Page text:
Contemporary Outcomes for Branch Renal Artery Repair with Cold Perfusion
Ashlee Stutsrim, Lucas Hunter, Cullen McCarthy, Zachary German, Timothy Craven, Donna Keith, Matthew Edwards, Gabriela Velazquez
Atrium Health Wake Forest Baptist Medical Center, Winston-Salem, NC
INTRODUCTION: The purpose of this study is to provide an updated description of demographics, technical details and clinical outcomes of 101 consecutive branch renal artery repairs in 98 patients using cold perfusion.
METHODS: Single institution, retrospective analysis branch renal artery reconstructions performed between 1987 and 2019.
RESULTS: Patients were predominantly Caucasian (80.6%) women (74.5%) with mean age of 46.8 ± 15.3 years. Mean pre-operative systolic and diastolic blood pressure were 170.4 ± 33.0 mm Hg and 99.2 ± 19.9 mm Hg requiring a mean of 1.6 ± 1.1 anti-hypertensive medications. Estimated glomerular filtration rate (eGFR) was 84.0 ± 25.3 mL/min. Most patients (90.2%) were not diabetic and never smokers (68%). Treated pathology included aneurysm (87.4%) and stenosis (23.3%) with histology demonstrating fibromuscular dysplasia (44.4%), dissection (5.1%), and degenerative not otherwise specified (50.5%). The right renal arteries were most frequently treated (44.2%) with a mean of 3.1 ± 1.5 branches involved. Reconstruction was accomplished using bypass in 90.3% of cases employing aortic inflow in 92.7% and saphenous vein conduit in 92%. Branch vessels served as outflow in 96.9% and syndactylization of branches was used to reduce number of distal anastomoses in 45.3% of repairs. Mean number of distal anastomoses was 1.5 ± 0.9. Post-operatively, mean systolic blood pressure improved to 137.9 ± 20.8 mm Hg (mean decrease 30.5 ± 32.8 mmHg; P<.0001) and diastolic blood pressure improved to 78.4 ± 12.7 mm Hg (mean decrease 20.1 ± 20.7 mmHg; P<.0001) with patients requiring a mean of 1.4 ± 1.0 antihypertensive medications (mean decrease 0.2 ±1.0 meds; P=0.048). Postoperative eGFR was 88.5 ± 25.9 mL/min (mean increase 3.6 ±22.6 mL/min; P=0.12). Mean length of stay was 8.9 ± 5.7 days and 96.1% of patients were discharged home. Mortality rate was 1% (one patient with liver failure) and the major morbidity rate was 15%. There were five infectious complications (pneumonia, clostridium difficile, and wound infection) and five patients required return to the operating room (one for nephrectomy, one for bleeding, two for thrombosis, and one for second trimester pregnancy loss requiring dilation and curettage and splenectomy). One patient required temporary dialysis due to graft thrombosis. Two patients developed arrhythmias. No patients suffered myocardial infarction, stroke, or limb loss. After 30 days, follow-up data were available for 82 bypasses. At this time, three reconstructions were no longer patent. Intervention was required to retain patency for five bypasses. After one year, patency data were available for 61 bypasses and five were no longer patent. Of the five grafts with loss of patency, two underwent intervention in attempt to maintain patency which subsequently failed.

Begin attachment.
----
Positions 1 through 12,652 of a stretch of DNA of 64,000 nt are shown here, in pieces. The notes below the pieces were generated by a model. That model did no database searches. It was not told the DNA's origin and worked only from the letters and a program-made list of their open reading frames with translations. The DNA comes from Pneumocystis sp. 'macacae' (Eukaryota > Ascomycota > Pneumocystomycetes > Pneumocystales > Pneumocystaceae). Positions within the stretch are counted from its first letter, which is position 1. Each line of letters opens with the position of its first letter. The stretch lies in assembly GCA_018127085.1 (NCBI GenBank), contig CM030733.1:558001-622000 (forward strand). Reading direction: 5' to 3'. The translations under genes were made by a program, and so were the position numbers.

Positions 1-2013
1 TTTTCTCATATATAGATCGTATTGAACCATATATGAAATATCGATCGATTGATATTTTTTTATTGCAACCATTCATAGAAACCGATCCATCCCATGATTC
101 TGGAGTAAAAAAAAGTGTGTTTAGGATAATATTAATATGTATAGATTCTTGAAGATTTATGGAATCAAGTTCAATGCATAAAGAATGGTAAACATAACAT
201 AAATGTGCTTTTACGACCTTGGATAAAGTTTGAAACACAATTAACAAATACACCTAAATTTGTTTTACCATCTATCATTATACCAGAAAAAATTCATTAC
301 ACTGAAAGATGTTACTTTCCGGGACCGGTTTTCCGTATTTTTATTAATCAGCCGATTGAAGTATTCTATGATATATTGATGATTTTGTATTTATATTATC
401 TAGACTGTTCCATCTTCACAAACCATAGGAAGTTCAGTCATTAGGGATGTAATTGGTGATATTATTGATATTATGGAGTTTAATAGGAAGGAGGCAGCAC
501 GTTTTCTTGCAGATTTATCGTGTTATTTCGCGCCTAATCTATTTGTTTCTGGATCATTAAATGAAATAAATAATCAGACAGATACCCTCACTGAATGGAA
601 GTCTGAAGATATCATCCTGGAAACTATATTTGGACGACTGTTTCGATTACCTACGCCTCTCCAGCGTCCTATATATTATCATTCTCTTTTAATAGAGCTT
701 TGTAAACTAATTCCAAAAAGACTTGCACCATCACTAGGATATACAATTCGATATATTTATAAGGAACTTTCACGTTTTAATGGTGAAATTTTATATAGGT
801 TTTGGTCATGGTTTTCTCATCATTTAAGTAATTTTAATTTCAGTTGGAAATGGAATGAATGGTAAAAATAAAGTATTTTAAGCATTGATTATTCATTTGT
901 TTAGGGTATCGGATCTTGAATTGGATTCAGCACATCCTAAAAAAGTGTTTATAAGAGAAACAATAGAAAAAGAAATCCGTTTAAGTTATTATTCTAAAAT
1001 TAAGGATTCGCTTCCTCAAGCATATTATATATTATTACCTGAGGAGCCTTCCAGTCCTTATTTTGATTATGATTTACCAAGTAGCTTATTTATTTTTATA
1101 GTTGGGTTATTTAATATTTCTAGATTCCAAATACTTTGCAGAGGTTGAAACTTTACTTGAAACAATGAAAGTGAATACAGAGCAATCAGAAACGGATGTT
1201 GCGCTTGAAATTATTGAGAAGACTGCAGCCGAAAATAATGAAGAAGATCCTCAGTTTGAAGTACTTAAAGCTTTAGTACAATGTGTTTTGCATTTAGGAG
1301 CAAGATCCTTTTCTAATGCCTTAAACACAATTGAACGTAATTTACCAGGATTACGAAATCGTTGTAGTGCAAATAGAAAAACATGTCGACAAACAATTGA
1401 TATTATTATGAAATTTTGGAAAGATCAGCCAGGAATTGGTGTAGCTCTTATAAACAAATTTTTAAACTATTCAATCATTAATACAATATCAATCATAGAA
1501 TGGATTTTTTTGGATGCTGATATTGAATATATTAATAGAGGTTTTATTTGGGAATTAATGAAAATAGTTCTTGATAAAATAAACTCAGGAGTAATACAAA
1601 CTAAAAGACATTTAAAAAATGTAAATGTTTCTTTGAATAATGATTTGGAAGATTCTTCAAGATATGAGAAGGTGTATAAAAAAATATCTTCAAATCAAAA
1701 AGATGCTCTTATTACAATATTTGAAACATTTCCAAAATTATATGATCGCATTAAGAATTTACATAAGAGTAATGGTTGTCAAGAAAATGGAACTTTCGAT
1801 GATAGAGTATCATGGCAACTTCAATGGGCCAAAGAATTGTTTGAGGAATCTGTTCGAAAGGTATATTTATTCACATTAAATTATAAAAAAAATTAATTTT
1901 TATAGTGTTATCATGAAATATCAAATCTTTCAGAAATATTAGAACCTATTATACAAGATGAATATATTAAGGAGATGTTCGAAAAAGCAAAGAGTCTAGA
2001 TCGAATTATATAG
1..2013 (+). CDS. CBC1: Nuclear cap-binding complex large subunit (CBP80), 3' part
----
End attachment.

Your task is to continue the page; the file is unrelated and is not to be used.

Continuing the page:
CONCLUSIONS: Repair of renal artery pathology involving the branches can be performed with short- and long-term technical success and significant prospect of reducing elevated blood pressure. The operations required to fully address the presenting pathology are often quite complex involving multiple distal anastomoses and consolidation of small secondary branches. The procedure carries a small but significant risk of major morbidity and mortality.
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